(MoneyWatch) Time is money, the saying goes. If you're trying to make the most of both, here are some of my favorite strategies for getting a team working effectively.
1. Give people doors. Collaboration is great, but so is the ability to focus. If architecture is remotely within your purview, make sure people have space for quiet concentration when they need it for writing or thinking through longer projects. Nothing kills productivity like distractions.
2. Schedule shorter calls. I've never understood why phone calls (and meetings) are always scheduled for 30 or 60 minutes. Is it because all phone calls naturally take this long? Or is it because that's how much time people budget in their calendars for them? In most cases, shortening the scheduled length of a phone call (to 15 or 20 minutes) will not only make it shorter, but also more effective.
3. Kill the standing meeting. Oh, I know -- sometimes you do need meetings scheduled at a regular time and place. But these tend to creep up on you and multiply until calendars are filled. Get rid of them all. Then slowly see which ones you need to add back.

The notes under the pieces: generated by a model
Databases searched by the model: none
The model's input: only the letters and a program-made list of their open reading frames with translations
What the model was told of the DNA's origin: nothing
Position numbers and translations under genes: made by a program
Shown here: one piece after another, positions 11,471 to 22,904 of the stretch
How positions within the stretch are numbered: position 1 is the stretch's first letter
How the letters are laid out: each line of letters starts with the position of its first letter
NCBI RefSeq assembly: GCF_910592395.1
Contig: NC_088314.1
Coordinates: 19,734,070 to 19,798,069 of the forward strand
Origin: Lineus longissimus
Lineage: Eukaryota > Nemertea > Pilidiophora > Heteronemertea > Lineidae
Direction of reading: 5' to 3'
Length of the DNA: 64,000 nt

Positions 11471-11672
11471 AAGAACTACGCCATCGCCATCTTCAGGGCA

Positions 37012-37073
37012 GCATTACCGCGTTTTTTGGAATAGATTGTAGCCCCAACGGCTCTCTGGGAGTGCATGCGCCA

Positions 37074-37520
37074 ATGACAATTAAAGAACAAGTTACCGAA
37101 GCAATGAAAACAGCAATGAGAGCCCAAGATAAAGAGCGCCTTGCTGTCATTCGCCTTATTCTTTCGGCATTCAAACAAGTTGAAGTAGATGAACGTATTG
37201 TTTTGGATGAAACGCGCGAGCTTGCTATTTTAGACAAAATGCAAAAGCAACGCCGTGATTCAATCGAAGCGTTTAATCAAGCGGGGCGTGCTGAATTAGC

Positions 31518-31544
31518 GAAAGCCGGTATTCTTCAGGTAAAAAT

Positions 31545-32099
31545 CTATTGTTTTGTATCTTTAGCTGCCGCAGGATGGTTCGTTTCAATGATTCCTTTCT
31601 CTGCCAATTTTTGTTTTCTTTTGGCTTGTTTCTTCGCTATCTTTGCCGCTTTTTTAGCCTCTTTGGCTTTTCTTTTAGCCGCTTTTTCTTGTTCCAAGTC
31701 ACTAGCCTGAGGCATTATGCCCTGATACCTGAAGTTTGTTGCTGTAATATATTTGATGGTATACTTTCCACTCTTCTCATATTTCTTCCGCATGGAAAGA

4. Give all meetings an agenda, with a time frame attached to each item. Invite fewer people rather than more -- something you'll be able to do if you check in occasionally with all team members, so they don't need to crash meetings to get face time.
5. If you need an immediate answer, call. Don't risk creating a culture where people feel compelled to check email constantly, just in case you sent them something.
6. Turn out the lights at a reasonable hour. Pushing past people's work limits not only wastes time, in some industries it can be completely counterproductive (Not convinced? Read this post about a project manager's experience with software bugs and work limits). Since some people won't leave until you do, leave conspicuously.
7. Re-using and recycling aren't just for household trash. See if you can re-use anything your team spent time on in a different context. Extra research can morph into articles in industry publications, white papers can turn into speeches; and you should give any workshop you design multiple times. Use all parts of the buffalo in your work life.
8. Keep in touch with everyone who left your organization on good terms. Next time you have an opening, give these people a call first. Someone might say yes, which could save weeks of searching and interviewing candidates and then training them in your company's culture.
9. Give people the attention they deserve. In the short run, cutting short a one-on-one discussion with someone who clearly wants to be heard can save time. But in the long run, burnt out or unhappy employees will cost you big.
How do you save time (or money) on the job?Photo courtesy of Flickr user Pen Waggener